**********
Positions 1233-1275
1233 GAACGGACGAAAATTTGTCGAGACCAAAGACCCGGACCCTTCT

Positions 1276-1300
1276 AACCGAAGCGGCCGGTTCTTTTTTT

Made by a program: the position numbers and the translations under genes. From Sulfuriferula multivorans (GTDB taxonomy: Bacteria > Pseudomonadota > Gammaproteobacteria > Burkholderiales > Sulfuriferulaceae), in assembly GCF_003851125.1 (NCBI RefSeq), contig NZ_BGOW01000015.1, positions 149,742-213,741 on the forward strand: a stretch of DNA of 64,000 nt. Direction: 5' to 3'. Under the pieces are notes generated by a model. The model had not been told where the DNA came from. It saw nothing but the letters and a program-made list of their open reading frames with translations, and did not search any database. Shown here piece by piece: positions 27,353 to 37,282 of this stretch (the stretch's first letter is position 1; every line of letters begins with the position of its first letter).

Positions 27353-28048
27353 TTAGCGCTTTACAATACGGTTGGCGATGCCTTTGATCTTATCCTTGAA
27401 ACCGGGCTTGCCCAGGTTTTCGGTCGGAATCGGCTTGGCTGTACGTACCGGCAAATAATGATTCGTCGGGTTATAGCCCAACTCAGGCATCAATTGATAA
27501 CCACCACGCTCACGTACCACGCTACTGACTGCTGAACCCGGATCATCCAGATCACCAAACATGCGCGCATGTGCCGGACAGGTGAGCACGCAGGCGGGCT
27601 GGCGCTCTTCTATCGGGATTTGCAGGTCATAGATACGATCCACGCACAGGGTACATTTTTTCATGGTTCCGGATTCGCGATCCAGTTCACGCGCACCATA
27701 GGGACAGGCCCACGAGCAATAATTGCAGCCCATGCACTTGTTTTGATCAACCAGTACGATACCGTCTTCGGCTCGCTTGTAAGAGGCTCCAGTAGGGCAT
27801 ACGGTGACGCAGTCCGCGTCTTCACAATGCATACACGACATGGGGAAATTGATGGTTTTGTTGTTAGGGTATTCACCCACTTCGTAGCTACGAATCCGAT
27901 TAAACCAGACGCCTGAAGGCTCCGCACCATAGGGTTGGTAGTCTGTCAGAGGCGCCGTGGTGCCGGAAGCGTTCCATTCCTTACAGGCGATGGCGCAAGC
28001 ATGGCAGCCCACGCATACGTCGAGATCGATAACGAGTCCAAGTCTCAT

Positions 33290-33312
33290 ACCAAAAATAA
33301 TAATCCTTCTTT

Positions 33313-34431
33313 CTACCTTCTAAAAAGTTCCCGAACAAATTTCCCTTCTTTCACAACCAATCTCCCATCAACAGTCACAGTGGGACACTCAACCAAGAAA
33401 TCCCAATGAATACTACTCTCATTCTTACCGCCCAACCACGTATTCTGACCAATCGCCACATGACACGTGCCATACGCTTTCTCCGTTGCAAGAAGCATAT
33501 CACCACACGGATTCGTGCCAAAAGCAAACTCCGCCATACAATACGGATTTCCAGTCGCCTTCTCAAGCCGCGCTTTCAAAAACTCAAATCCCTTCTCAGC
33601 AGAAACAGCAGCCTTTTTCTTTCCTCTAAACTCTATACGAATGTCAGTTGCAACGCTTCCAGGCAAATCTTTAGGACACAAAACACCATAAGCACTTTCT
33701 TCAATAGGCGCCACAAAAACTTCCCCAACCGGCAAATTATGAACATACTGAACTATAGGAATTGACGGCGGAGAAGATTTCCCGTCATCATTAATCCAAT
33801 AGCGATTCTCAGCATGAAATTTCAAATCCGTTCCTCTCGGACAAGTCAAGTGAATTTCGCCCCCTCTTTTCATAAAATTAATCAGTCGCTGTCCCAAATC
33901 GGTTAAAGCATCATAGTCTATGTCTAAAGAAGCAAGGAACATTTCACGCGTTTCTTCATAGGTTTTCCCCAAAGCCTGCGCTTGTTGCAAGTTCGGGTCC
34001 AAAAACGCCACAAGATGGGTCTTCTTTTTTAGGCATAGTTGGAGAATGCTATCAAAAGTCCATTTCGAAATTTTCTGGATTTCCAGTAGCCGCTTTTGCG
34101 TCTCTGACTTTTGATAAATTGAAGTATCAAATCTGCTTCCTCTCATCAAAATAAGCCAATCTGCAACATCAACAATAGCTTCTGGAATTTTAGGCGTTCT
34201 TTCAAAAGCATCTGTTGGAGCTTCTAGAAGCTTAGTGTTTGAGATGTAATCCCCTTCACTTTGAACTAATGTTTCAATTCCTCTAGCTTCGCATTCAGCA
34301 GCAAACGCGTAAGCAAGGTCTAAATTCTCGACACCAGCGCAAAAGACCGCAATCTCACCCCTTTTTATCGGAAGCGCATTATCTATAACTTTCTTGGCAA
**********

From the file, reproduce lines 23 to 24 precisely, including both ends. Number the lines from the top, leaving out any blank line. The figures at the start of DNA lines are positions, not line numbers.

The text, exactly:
33701 TCAATAGGCGCCACAAAAACTTCCCCAACCGGCAAATTATGAACATACTGAACTATAGGAATTGACGGCGGAGAAGATTTCCCGTCATCATTAATCCAAT
33801 AGCGATTCTCAGCATGAAATTTCAAATCCGTTCCTCTCGGACAAGTCAAGTGAATTTCGCCCCCTCTTTTCATAAAATTAATCAGTCGCTGTCCCAAATC